Stuff.co.nz — When a tsunami heads New Zealand’s way, the Ministry of Civil Defence and Emergency Management wants an official text message sent to every cellphone in its path.
Prime Minister John Key announced the focus on a tsunami text-alert system earlier this month. It is estimated to cost $20 million.
The Civil Defence Ministry said it was focusing on cell broadcasting technology, geographically-focused to send alerts to people in the area at risk.
“Whilst every system has pros and cons, a public alerting system that can push out alerts to mobile phones within geographically targeted areas will be both effective and cost efficient in the New Zealand context,” the ministry said.
The ministry had rejected an earlier prototype; the Tsunado, a radio alert system.
If an emergency struck by night, the Tsunado would use FM radio and satellite to remotely turn on.
It would make a sound loud enough to wake someone up, then on its screen provide a short message about the nature of the emergency and instructions from Civil Defence.
In a daytime emergency, Tsunado would use the internet to send messages to phone apps and social media feeds, using its GPS chip to send alerts to specific affected areas, down to a single street level.
It was developed in conjunction with two Civil Defence groups over 18 months, with $500,000 of taxpayer money invested over three years from Callaghan Innovation.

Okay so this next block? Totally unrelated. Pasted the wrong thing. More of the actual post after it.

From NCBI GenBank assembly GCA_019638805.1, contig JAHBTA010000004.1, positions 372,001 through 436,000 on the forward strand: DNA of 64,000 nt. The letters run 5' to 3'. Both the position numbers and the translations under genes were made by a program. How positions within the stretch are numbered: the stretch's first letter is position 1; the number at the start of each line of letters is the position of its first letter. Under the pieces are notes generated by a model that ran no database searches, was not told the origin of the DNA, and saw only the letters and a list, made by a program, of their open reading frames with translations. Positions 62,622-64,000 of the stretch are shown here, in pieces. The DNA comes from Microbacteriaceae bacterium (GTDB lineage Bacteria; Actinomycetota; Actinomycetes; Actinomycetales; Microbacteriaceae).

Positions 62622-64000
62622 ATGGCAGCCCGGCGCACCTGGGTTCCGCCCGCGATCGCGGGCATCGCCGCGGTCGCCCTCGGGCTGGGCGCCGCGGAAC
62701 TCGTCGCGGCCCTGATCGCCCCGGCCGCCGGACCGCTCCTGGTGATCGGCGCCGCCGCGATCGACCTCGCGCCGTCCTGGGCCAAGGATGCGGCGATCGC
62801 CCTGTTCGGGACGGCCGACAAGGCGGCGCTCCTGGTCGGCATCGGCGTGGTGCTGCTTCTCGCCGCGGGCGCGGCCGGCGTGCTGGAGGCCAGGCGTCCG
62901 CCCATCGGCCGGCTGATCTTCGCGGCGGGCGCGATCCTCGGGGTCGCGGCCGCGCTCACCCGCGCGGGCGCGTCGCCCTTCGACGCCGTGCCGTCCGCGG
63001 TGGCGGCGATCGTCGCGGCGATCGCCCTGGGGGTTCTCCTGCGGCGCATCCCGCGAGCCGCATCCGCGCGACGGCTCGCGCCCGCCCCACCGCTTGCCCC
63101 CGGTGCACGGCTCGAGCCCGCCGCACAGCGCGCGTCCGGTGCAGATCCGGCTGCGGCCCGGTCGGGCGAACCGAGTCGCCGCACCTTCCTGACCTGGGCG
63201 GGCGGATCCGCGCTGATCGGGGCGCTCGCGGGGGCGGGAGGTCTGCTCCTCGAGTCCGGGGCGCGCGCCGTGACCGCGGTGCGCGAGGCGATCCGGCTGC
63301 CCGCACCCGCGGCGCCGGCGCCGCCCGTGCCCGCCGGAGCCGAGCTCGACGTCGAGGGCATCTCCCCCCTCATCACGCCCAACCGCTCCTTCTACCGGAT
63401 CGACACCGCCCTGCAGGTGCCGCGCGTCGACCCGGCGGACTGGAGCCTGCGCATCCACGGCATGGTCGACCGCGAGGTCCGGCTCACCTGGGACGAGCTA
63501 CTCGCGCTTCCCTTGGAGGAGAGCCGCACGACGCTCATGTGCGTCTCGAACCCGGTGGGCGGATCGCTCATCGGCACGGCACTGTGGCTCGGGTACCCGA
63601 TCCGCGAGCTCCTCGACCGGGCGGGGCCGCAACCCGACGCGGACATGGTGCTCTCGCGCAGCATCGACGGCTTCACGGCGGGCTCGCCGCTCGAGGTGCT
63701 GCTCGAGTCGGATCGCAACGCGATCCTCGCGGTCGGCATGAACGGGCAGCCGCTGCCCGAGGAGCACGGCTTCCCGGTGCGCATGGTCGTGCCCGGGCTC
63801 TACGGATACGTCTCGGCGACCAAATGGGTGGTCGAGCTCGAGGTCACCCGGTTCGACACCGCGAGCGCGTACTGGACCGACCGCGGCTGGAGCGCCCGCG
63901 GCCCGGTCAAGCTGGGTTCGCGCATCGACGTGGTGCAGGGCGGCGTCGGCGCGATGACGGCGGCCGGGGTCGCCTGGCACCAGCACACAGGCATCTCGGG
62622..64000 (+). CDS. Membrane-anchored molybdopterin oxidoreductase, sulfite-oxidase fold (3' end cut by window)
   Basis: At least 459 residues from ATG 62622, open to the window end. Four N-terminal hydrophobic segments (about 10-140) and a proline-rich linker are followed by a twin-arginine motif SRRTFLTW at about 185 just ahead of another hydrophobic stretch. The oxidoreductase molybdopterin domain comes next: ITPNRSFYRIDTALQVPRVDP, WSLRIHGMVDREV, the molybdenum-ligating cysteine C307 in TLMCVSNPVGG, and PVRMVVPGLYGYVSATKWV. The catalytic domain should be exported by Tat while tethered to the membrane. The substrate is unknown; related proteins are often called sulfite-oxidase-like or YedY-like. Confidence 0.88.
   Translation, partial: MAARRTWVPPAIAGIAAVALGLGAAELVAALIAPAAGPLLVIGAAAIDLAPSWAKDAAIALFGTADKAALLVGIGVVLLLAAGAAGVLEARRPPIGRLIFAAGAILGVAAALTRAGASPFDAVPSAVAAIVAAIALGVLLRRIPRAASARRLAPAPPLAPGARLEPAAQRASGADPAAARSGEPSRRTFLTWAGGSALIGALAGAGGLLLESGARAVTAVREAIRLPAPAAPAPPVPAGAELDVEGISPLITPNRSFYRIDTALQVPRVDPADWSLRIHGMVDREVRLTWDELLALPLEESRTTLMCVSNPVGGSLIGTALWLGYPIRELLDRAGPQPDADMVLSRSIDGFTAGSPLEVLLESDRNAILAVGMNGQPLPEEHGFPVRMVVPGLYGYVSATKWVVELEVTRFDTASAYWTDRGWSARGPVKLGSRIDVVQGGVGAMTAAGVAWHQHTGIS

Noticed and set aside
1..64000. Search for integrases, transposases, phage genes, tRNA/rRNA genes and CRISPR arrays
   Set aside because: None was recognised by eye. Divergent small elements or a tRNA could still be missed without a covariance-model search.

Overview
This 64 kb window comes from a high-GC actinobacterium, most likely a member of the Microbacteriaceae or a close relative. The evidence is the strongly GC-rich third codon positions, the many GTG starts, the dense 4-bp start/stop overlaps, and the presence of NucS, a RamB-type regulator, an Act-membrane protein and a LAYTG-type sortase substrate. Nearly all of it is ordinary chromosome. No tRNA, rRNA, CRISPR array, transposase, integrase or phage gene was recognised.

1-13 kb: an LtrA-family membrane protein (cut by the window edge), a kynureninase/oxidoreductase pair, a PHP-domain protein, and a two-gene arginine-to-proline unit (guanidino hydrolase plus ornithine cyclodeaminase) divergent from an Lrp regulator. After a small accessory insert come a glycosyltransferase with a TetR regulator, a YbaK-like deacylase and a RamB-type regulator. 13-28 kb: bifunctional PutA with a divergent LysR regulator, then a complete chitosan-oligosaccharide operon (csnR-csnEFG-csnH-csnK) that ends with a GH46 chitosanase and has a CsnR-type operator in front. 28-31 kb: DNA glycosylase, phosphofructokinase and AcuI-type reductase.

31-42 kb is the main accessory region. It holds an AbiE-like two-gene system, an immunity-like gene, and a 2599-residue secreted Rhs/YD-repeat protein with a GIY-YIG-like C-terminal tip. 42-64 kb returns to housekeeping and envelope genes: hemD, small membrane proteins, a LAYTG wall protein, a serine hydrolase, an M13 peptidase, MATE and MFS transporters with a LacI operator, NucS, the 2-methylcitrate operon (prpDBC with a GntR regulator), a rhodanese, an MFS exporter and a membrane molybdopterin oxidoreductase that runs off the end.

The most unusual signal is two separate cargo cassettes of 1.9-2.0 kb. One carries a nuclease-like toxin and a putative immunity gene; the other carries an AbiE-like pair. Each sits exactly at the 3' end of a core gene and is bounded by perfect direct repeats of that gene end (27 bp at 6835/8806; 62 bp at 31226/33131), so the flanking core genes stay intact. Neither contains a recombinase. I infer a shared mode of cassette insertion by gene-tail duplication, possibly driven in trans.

New Zealand chief Rhys Greensill said Tsunado had seven staff at its peak and a vision of one in every home.
But in 2014 Tsunado was abandoned, and because it was not linked into the Civil Defence network, Kiwis cannot purchase the product.
“That was probably the most disappointing thing I have experienced in my 33 years of work, and the most inexplicable,” Greensill said.
He raised questions over the merits of investing in a cell broadcasting system, saying it was an ageing technology rapidly being replaced by data-based app messaging.
“I think it’s a crazy and unnecessarily expensive choice. It would cost $50 to 60 million to undertake a network upgrade which is required to enable cell broadcasting,” he said.
“This would involve upgrading both hardware and software of each cell tower across New Zealand.”
The ministry said a cell broadcasting system would be designed not to use the same channels used for phone calls and SMS-messaging, “and therefore would not be vulnerable to overloading.”
– By Talia Shadwell, Stuff